There are also plenty of decent compact cameras on the market with great resolution. I chose to eliminate them from this article as those are not the types of cameras those looking to start a photography business tend to choose. There is no shame in having a compact camera (I started off with one too), they just don’t give users as much control over the camera’s settings.
How to Choose the Finest Cameras for Photography
When investing in the best cameras for photography, there are some considerations to ensure you can take high-quality images.
Type of Device
There are several types of cameras because each is designed for specific photography purposes. The choice depends on the area or niche you want to focus on, as well as the specifications you want to maximize.
- DSLR: The standard, most popular type because of its versatility and high image quality.
- Mirrorless: Interchangeable like DSLR, yet lighter, more compact, and faster for video quality, some models use a Micro Four Thirds sensor.
- Medium format: Utilizes an imaging sensor that mimics a 120 film size.
- Compact: Lightweight yet has excellent continuous shooting quality.
- Superzoom: An all-in-one kind that supports photographic zoom lens with unconventionally large focal length factors.
The crop factor is the ratio of a camera sensor’s size to a 35mm film frame. You can use it to calculate focal lengths and compare one lens from another.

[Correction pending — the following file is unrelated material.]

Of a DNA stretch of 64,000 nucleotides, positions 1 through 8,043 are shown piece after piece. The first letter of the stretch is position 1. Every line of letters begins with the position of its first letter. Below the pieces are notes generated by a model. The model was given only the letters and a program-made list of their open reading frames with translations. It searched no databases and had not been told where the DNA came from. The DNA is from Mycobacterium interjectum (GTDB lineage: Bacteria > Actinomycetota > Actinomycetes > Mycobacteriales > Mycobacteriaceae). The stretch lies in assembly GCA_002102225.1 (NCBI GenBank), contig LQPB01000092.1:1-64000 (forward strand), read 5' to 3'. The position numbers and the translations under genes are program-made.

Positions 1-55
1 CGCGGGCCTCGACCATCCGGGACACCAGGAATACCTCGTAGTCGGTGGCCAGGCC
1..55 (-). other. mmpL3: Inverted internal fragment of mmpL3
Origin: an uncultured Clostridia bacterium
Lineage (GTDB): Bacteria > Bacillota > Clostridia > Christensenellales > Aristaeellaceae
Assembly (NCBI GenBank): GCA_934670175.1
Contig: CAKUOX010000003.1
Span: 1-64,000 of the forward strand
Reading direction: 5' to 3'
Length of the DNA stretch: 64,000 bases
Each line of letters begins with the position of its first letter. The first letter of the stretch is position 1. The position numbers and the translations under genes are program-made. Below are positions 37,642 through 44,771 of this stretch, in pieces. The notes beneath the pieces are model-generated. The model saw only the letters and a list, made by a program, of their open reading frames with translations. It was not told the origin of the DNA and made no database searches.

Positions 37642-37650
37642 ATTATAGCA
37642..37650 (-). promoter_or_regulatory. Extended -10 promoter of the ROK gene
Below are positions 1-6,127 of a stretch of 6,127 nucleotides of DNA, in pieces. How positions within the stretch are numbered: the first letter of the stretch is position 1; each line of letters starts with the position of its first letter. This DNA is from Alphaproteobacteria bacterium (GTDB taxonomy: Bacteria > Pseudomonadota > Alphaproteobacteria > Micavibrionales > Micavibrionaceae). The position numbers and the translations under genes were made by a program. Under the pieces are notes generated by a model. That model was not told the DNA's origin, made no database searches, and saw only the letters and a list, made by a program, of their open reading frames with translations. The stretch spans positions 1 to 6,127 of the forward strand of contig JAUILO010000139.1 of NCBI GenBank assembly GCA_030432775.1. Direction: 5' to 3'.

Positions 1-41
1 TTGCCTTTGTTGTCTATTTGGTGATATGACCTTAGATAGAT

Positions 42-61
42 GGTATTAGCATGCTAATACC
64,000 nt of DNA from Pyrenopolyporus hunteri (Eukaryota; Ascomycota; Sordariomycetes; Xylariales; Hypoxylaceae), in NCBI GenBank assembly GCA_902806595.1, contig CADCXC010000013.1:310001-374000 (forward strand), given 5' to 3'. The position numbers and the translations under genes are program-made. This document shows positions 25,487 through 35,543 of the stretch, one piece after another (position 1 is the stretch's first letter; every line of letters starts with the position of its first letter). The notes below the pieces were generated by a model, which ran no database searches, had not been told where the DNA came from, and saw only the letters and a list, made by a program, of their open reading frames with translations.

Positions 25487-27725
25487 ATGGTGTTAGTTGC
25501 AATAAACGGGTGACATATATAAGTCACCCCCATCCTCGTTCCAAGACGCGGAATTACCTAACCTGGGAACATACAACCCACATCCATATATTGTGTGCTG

If you’ve ever shot in film, then you might recall that a 35mm film frame is pretty much the same as a full-frame camera sensor. This is considered a standard size, whereas an APS-C sensor (or a cropped sensor) is a bit smaller than this.
This means that when you attach a lens to a camera with a crop sensor, it will magnify the scene and give you a crop factor of roughly 1.5x. For example, if you place a 50mm lens on a cropped sensor, it will act like 75mm lens.
Number of Megapixels
Megapixel resolution plays a key role in how large you can print your images. The more megapixels you have, the more the camera can record high-resolution details. In this way, you can produce larger prints without worrying about the pixel structure becoming visible.
Speed and Performance
Most models are fast, even for casual uses. DSLRs and mirrorless models usually provide better performance than compact ones. They will focus and track subjects faster and take more images per second.
It’s advisable to choose a model with at least five frames per second, although you may need more if you’re into action shots.
The best cameras must have pre-programmed settings that allow you to choose the optimum aperture and speed value for continuous shooting the pictures you want to take.
- Manual Mode: Let’s you take full creative control over the exposure of a picture.
- Auto Mode: Automatically adjusts the shutter speed and aperture for optimal exposure.